Sun | Jan 20, 2019


Published:Wednesday | July 30, 2014 | 12:00 AM

Fist bumps less germy than handshakes - study

According to a new study, the familiar knocking of knuckles spreads only one-twentieth the amount of bacteria that a handshake does. And fist bumping is also better than a high-five, which still passes along less than half the amount as a handshake.

The researchers realised that while a lot of research focused on hands getting germy from touching doorknobs and other surfaces, only a few studies had looked at handshakes.

"And there are alternatives to handshakes. You see them on telly all the time - the fist bump and high-five and all that," noted researcher David Whitworth of Aberystwyth University in Wales, United Kingdom.

He and a student, Sara Mela, shook hands, fist-bumped and high-fived each other dozens of times for the research. One wore a glove covered in bacteria, while the other had a clean sterilised glove. After each greeting, they measured how much bacteria had been transferred.

What makes the fist bump more sanitary? Mostly, it's the smaller amount of surface area in contact between the two hands, one analysis suggests. The researchers did practise runs with paint to measure how much surface area each form of greeting involved.

Their results were published online Monday in the American Journal of Infection Control.

Healthy lifestyle reduces risk of childhood cancer survivors developing metabolic syndrome

PractiSing a healthy lifestyle reduces childhood cancer survivors' risk of developing metabolic syndrome, a new study reveals.

Led by Kristen Ness, PT, PhD, of St Jude Children's Research Hospital in Memphis, United States, the study examined whether lifestyle habits affect cancer survivor's risk of developing the metabolic syndrome. They found that children with cancer and adults who had cancer when they were children should be provided information on how their lifestyle influences their health in the long term.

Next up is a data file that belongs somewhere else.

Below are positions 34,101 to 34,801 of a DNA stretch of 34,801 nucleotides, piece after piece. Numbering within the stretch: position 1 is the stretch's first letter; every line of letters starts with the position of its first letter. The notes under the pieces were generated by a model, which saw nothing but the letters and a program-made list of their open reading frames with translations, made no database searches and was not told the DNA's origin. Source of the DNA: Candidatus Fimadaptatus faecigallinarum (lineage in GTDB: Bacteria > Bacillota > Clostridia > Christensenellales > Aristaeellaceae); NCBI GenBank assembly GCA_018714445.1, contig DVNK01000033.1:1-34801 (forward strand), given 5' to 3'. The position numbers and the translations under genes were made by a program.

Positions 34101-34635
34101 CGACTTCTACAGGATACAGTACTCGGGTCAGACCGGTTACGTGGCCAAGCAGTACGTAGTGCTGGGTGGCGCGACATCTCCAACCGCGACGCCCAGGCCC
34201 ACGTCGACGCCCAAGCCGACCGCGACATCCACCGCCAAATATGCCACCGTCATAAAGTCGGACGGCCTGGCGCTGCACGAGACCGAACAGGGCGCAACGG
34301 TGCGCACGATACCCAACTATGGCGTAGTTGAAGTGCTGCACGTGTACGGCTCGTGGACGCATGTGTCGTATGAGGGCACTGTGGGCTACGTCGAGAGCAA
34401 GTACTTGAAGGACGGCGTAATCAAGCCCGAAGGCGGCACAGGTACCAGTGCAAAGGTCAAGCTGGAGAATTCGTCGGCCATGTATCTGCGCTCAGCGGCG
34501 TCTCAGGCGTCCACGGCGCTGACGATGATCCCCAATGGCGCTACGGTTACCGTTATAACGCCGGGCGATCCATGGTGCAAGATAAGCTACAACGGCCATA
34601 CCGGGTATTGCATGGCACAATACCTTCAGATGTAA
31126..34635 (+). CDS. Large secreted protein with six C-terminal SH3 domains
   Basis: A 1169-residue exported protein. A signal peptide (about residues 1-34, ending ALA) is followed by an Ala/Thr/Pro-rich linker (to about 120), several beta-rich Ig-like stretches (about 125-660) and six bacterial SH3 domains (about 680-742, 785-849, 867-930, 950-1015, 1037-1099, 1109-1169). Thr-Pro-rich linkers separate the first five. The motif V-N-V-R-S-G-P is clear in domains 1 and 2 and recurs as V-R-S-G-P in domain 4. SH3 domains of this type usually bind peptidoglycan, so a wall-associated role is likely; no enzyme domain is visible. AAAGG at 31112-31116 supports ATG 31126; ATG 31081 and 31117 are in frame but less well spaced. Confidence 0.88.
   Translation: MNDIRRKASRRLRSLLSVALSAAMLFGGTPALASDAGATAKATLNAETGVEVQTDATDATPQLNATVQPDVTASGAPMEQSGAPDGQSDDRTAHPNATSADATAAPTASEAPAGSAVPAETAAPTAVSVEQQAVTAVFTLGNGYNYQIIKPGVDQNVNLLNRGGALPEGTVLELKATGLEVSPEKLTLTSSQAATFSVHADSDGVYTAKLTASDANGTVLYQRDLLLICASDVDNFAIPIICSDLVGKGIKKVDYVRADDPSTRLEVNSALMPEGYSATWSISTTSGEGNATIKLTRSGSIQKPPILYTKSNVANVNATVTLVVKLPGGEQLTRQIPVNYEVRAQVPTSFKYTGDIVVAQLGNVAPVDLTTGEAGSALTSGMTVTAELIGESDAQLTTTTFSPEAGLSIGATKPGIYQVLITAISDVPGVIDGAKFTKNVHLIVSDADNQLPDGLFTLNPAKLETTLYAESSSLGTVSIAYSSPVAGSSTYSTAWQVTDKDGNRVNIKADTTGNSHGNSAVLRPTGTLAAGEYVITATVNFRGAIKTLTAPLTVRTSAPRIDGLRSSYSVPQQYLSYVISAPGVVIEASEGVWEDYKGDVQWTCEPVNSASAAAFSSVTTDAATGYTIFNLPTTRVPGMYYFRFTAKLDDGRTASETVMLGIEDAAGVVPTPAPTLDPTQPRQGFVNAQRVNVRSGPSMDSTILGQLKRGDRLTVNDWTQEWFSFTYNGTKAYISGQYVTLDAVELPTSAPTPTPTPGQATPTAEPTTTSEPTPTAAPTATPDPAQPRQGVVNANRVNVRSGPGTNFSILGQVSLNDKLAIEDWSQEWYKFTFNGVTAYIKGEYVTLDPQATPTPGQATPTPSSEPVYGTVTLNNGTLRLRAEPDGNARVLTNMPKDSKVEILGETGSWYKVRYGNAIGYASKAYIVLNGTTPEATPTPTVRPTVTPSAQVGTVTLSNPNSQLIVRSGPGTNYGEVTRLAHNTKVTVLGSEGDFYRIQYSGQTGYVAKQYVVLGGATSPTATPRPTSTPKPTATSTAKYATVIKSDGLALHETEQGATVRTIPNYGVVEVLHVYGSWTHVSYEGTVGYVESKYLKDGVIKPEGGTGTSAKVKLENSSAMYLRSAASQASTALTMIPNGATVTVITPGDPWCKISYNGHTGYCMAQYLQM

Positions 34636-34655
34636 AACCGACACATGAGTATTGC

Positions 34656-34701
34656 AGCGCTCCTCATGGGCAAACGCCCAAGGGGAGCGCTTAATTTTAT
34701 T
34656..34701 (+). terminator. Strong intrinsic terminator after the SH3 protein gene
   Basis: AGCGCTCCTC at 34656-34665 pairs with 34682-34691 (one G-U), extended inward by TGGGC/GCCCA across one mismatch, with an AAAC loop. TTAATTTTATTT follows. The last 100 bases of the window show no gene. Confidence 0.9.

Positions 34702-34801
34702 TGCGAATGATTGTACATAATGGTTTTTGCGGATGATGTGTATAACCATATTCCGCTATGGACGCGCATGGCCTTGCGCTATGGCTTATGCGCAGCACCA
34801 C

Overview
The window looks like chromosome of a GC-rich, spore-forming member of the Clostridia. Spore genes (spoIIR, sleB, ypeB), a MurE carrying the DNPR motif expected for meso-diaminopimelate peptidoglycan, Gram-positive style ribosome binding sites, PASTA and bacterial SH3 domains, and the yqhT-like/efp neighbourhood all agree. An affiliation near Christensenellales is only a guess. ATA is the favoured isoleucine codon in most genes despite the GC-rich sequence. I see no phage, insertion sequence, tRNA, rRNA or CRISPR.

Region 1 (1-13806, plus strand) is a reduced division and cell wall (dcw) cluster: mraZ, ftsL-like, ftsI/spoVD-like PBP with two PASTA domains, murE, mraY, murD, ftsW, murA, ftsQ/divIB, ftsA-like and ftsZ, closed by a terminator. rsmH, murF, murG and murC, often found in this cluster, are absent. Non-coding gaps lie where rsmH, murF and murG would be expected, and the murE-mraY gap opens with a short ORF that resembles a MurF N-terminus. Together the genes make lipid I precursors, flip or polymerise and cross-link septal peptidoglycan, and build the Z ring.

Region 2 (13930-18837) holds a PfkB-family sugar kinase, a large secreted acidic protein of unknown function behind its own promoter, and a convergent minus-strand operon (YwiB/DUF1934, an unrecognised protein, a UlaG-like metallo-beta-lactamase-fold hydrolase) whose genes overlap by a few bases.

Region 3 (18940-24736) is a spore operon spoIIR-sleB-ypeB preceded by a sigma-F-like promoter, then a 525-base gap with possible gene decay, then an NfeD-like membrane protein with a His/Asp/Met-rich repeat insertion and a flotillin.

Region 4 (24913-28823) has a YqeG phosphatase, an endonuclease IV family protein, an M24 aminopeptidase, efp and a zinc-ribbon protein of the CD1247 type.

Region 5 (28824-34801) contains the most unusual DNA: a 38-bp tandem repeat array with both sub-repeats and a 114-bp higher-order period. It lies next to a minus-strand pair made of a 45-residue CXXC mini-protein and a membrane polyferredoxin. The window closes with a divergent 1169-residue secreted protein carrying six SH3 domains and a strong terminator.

They looked at 1,598 childhood cancer survivors who were cancer free for at least 10 years. The researchers used questionnaires and tests to check whether participants adhered to a healthy lifestyle that is recommended by the World Cancer Research Fund and American Institute for Cancer Research.

The participants who met at least four of seven recommendations were considered as meeting the recommendation.

Metabolic syndrome was present in nearly 31.8 per cent of the participants and 27.0 per cent of the participants followed the healthy lifestyle guidelines. Those females who did not follow the guidelines were 2.4 times more prone to metabolic syndrome, and men were 2.2 times more likely to have metabolic syndrome.

Adults who had cancer as children were at an increased risk for metabolic syndrome, a group of risk factors that increases the likelihood of developing heart disease and other health problems like diabetes and stroke. Those with metabolic syndrome had a combination of factors that included high blood pressure, abnormal cholesterol and glucose levels and increased body fat.

"These findings are important because they indicate that adults who were treated for cancer as children have the opportunity to influence their own health outcomes," said Dr Ness.

Health ministry implementing $50m pilot project for electronic patient administration system

The Ministry of Health is implementing a pilot project that will see the establishment of the Electronic Patient Administration System (ePAS) in eight facilities. Minister of Health Dr Fenton Ferguson said these include the four centres of excellence and four regional hospitals.

"The pilot project is funded through the National Health Fund to the tune of $50 million. This is a part of the National Health Information System Strengthening and E-Health Strategic Plan 2014-2018, for which we are receiving support from GNU Solidario. This will be a game changer and will bring greater efficiencies in our health-care system while establishing that platform to advance, the local and international health agendas," Dr Ferguson said.